7 Clauses To Beware Of In Your Cruise Contract

Cruise line contracts are drafted by the company’s lawyers and contain nothing in the way of consumer protection. For instance, if you get sick and the ship’s doctor treats you and you die, your family can’t sue the cruise line for malpractice.

7 clauses to beware of in your cruise contract [MSNBC]


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  1. benbell says:

    Nothing special… read your airline contract and compare!

    • Griking says:

      But people don’t read contracts. If they did then the number of posts to this site with but cut in half.

      • dreamfish says:

        Oh yes – contracts are always written in such easy-to-understand language and even if you do read them fully I’m sure your interpretation will be legally water-tight.

        • mythago says:

          And it’s absolutely true that you’re always provided with reasonable notice to review the contract and have your questions answered promptly if you have any concerns.

        • TheGreySpectre says:

          They’re not that bad, dry yes, and my interpretation is probably not quite as good as a lawyer’s but they do state everything well enough to get all the basics, also the company should have a legal team and others who you can contact if you have questions on the wording. They really aren’t any worse to read then any of my engineering texts were.

          • sendbillmoney says:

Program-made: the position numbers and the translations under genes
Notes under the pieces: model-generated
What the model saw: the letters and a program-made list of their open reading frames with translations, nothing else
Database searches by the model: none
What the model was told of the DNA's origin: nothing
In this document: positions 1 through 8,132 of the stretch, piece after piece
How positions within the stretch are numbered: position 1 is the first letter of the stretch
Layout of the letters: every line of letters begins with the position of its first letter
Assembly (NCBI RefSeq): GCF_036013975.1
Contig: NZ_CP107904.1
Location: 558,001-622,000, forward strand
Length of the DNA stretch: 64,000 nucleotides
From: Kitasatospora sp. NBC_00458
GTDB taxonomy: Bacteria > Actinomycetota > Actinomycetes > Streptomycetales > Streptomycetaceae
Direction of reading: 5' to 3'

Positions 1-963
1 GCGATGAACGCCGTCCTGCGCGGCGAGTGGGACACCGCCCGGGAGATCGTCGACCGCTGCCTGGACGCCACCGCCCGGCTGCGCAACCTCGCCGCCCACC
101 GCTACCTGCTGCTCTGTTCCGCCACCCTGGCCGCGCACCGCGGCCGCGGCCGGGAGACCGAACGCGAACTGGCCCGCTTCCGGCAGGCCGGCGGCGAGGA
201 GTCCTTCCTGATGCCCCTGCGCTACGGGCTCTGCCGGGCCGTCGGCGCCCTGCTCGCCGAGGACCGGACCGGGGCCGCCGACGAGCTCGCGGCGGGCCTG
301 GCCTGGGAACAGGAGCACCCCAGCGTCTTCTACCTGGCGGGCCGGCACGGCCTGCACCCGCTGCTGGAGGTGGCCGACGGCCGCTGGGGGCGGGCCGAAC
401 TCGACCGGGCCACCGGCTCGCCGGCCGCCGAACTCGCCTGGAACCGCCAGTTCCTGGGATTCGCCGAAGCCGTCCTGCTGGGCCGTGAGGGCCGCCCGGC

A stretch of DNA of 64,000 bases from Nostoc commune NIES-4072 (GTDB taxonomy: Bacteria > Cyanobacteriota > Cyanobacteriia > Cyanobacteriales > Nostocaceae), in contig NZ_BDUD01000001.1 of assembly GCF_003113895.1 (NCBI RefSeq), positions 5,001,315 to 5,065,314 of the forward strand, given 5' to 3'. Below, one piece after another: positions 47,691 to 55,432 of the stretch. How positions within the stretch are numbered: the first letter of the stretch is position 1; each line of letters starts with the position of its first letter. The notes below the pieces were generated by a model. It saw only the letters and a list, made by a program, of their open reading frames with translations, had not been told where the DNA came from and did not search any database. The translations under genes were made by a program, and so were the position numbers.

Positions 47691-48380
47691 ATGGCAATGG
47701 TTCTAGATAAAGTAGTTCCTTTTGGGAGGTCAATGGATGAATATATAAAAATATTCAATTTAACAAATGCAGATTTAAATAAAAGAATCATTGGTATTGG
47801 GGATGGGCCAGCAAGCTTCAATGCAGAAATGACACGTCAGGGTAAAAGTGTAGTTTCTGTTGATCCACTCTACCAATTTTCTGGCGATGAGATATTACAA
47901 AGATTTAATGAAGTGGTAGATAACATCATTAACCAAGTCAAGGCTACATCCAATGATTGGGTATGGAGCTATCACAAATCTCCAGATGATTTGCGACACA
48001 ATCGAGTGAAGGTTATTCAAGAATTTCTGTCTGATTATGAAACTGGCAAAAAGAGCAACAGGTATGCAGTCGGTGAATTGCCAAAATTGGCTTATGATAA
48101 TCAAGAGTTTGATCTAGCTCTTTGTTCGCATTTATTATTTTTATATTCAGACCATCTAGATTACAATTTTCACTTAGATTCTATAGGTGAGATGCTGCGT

Yes, every time I’m about to enter into a contract I always call the other party’s legal team to get advice and clarification.

            I also always buy Monster cables, give my personal information to nice strangers who call saying they’re from my bank, and dive wholeheartedly into club orgies in Port au Prince sans protection.

            • TheGreySpectre says:

              I didnt say you had to call them every time I said it was an available option after reading the contract. If you take the time to read through the entire contract then they are usually quite clear about there terms. I don’t think I have ever found one that was vague where I needed clarification. Really sitting down and reading the thing answers 99% of questions.

              If you can’t read it that’s another issue that is not the companies problem if your reading level is not high enough to read it.

        • Griking says:

          It really depends on what the contract is for. Something small like an extended warranty has all the terms and conditions in a small three page fold out in my stores but you’d think it was written in Latin based on the number of people that don’t understand the process.

          Yes, they’re boring and they sometimes may be confusing but anyone who signs or agrees to a contract without actually reading it first is an idiot.

  2. FatLynn says:

    These mostly address extreme situations. The majority of passengers are not going to die on a cruise ship.

    • Loias supports harsher punishments against corporations says:

      Worked on a cruise line, and spoke with the medical staff. Since so many retirees cruise, nearly every cruise has at least one death.

      • HogwartsProfessor says:

        Seems like most of those would be from natural causes and not negligence of the cruise lines.

      • packcamera says:

        +1 to that. I worked on ships for 6 years. Holland America, Fred. Olsen and other similar lines that market to older audiences have some sort of serious medical emergency, often a death, every voyage. My first ship, an older steamer (scrapped for SOLAS) had a dedicated morgue near the starboard gangway. Most voyages provided the morgue with at least one occupant.

    • sufreak says:

      My father in law passed on a cruise we were all on 3 years ago. (2 weeks ago was 3 years).

    • mythago says:

      And yet, the cruise lines include them in a contract. If these are such extreme situations that never happen, why are they so concerned?

    • Doubts42 says: